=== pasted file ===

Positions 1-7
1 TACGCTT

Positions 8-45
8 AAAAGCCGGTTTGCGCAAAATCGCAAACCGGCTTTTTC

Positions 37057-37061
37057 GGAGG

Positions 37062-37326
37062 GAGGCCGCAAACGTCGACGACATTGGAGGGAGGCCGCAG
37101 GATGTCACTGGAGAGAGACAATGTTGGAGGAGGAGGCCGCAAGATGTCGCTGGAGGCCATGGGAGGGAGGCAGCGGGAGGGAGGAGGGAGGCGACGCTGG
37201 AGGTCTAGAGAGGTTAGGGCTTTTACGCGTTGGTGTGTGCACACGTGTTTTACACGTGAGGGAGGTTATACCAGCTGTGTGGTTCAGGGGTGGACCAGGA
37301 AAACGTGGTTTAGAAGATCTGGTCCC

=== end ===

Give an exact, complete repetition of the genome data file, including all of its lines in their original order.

Positions 1-7
1 TACGCTT

Positions 8-45
8 AAAAGCCGGTTTGCGCAAAATCGCAAACCGGCTTTTTC

Positions 37057-37061
37057 GGAGG

Positions 37062-37326
37062 GAGGCCGCAAACGTCGACGACATTGGAGGGAGGCCGCAG
37101 GATGTCACTGGAGAGAGACAATGTTGGAGGAGGAGGCCGCAAGATGTCGCTGGAGGCCATGGGAGGGAGGCAGCGGGAGGGAGGAGGGAGGCGACGCTGG
37201 AGGTCTAGAGAGGTTAGGGCTTTTACGCGTTGGTGTGTGCACACGTGTTTTACACGTGAGGGAGGTTATACCAGCTGTGTGGTTCAGGGGTGGACCAGGA
37301 AAACGTGGTTTAGAAGATCTGGTCCC